Coordinates: 63°N 16°E / 63°N 16°E / 63; 16

Kingdom of Sweden
Konungariket Sverige (Swedish)
Du gamla, Du fria[a]
(English: "Thou ancient, Thou free")
Royal anthem: 
(English: "Song of the King")
EU-Sweden (orthographic projection).svg
Location of Sweden (dark green)

– in Europe (green & dark grey)
– in the European Union (green)  –  [Legend]

and largest city
59°21′N 18°4′E / 59.350°N 18.067°E / 59.350; 18.067
Official languagesSwedish[b]
National minority languages
  • 36.0% No religion
  • 2.3% Islam
  • 0.3% Others
GovernmentUnitary parliamentary
constitutional monarchy
• Monarch
Carl XVI Gustaf
Andreas Norlén
Ulf Kristersson
• A unified Swedish kingdom established
By the early 12th century
• Part of the Kalmar Union
17 June 1397 – 6 June 1523
• Part of the Swedish-Norwegian Union
4 November 1814 – 26 October 1905[11]
1 January 1995
• Total
447,425 km2 (172,752 sq mi) (55th)
• Water (%)
8.97 (2022)[12]
• 31 May 2022 estimate
Neutral increase 10,481,937[13] (87th)
• Density
25/km2 (64.7/sq mi) (198th)
GDP (PPP)2022 estimate
• Total
Increase $684.45 billion[14] (39th)
• Per capita
Increase $63,877[14] (17th)
GDP (nominal)2022 estimate
• Total
Increase $603.92 billion[14] (25th)
• Per capita
Increase $56,361[14] (12th)
Gini (2021)Positive decrease 26.8[15]
HDI (2021)Increase 0.947[16]
very high · 7th
CurrencySwedish krona (SEK)
Time zoneUTC+1 (CET)
• Summer (DST)
Date formatyyyy-mm-dd
Driving sideright[d]
Calling code+46
ISO 3166 codeSE
Internet TLD.se[e]
  1. ^ Persons who have foreign backgrounds are defined as persons who are foreign born, or born in Sweden with foreign born parents.[17] As the Swedish government does not base any statistics on ethnicity, there are no exact numbers on the ethnic background of migrants and their descendants in Sweden. This is not, however, to be confused with migrants' national backgrounds, which are recorded.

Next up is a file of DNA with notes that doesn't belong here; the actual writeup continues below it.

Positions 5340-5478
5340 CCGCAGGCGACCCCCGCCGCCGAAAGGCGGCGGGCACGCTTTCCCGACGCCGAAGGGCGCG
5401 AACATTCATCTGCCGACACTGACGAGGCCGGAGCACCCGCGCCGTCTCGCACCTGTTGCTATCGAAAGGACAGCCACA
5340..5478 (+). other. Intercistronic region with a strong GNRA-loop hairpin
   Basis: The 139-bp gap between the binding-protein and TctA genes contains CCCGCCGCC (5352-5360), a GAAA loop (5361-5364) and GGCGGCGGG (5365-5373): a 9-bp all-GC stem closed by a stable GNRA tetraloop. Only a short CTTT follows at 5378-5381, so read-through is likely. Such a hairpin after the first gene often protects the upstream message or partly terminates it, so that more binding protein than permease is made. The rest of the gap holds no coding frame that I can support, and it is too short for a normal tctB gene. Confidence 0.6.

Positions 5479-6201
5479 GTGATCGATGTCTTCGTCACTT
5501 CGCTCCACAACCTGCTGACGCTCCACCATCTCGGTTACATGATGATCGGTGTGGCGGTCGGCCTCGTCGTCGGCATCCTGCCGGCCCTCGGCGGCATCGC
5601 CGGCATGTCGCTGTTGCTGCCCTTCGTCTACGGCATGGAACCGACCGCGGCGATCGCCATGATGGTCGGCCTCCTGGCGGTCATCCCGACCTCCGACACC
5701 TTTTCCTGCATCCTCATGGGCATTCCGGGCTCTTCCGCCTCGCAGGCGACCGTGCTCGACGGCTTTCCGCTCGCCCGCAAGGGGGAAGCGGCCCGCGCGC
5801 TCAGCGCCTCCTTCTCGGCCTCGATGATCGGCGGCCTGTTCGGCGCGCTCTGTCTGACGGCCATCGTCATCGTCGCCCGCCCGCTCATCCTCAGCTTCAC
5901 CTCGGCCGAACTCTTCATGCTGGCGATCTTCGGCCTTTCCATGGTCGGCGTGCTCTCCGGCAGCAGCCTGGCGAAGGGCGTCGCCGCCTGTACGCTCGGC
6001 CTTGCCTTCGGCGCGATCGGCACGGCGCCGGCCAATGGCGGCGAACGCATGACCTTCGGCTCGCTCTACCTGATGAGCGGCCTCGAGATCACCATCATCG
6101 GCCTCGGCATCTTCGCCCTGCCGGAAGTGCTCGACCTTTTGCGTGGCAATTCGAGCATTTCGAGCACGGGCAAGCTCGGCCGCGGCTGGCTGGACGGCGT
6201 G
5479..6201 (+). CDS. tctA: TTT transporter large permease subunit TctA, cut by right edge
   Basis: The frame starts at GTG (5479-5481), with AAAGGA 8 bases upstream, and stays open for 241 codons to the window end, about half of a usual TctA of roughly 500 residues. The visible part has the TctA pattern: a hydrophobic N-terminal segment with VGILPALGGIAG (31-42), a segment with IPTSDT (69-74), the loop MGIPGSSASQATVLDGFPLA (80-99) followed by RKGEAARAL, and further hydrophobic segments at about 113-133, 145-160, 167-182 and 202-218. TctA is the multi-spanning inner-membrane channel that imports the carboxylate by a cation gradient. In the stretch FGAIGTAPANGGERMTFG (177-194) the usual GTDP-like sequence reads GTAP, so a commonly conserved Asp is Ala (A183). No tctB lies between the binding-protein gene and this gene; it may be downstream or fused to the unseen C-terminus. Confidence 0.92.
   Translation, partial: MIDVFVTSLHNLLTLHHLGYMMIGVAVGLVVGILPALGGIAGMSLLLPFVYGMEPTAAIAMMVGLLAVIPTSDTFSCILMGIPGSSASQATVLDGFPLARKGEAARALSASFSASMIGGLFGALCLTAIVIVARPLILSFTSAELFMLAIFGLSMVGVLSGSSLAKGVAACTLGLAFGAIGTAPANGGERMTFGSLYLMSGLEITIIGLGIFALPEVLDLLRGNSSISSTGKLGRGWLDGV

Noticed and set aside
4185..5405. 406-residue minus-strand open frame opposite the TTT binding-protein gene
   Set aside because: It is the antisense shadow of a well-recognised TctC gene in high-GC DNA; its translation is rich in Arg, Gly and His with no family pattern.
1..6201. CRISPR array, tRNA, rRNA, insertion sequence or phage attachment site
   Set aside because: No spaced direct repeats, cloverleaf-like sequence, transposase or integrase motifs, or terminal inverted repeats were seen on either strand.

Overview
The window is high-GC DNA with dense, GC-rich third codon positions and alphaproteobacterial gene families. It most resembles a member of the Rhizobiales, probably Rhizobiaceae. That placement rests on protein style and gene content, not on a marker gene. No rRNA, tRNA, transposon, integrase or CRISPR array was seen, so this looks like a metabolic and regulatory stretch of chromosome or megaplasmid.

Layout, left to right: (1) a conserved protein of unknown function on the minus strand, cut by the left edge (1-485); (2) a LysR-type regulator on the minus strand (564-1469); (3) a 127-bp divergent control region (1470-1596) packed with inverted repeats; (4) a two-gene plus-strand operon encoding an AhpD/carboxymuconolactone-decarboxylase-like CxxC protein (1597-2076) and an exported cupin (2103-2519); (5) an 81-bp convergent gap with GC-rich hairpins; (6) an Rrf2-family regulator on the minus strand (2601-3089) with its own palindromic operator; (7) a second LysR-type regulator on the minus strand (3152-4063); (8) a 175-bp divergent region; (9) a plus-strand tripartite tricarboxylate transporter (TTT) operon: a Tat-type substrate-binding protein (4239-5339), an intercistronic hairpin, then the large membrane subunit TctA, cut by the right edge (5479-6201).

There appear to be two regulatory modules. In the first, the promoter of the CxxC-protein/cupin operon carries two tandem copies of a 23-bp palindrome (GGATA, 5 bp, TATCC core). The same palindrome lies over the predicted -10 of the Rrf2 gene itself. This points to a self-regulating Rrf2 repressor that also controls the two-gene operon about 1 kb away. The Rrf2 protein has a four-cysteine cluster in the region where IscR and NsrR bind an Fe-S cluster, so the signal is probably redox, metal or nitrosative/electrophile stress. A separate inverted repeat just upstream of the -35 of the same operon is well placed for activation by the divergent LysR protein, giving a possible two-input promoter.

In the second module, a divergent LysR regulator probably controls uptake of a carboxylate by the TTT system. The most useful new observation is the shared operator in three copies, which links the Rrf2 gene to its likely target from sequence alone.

Sweden,[f] formally the Kingdom of Sweden,[18][g] is a Nordic country located on the Scandinavian Peninsula in Northern Europe. It borders Norway to the west and north, Finland to the east, and is connected to Denmark in the southwest by a bridge–tunnel across the Öresund. At 447,425 square kilometres (172,752 sq mi), Sweden is the largest Nordic country, the third-largest country in the European Union, and the fifth-largest country in Europe. The capital and largest city is Stockholm. Sweden has a total population of 10.5 million,[13] and a low population density of 25.5 inhabitants per square kilometre (66/sq mi), with around 87% of Swedes residing in urban areas, which cover 1.5% of the entire land area, in the central and southern half of the country.

Nature in Sweden is dominated by forests and many lakes, including some of the largest in Europe. Many long rivers run from the Scandes range through the landscape, primarily emptying into the northern tributaries of the Baltic Sea. It has an extensive coastline and most of the population lives near a major body of water. With the country ranging from 55°N to 69°N, the climate of Sweden is diverse due to the length of the country. The usual conditions are mild for the latitudes with a maritime south, continental centre and subarctic north. Snow cover is variable in the densely populated south, but reliable in higher latitudes. Furthermore, the rain shadow of the Scandes results in quite dry winters and sunny summers in much of the country.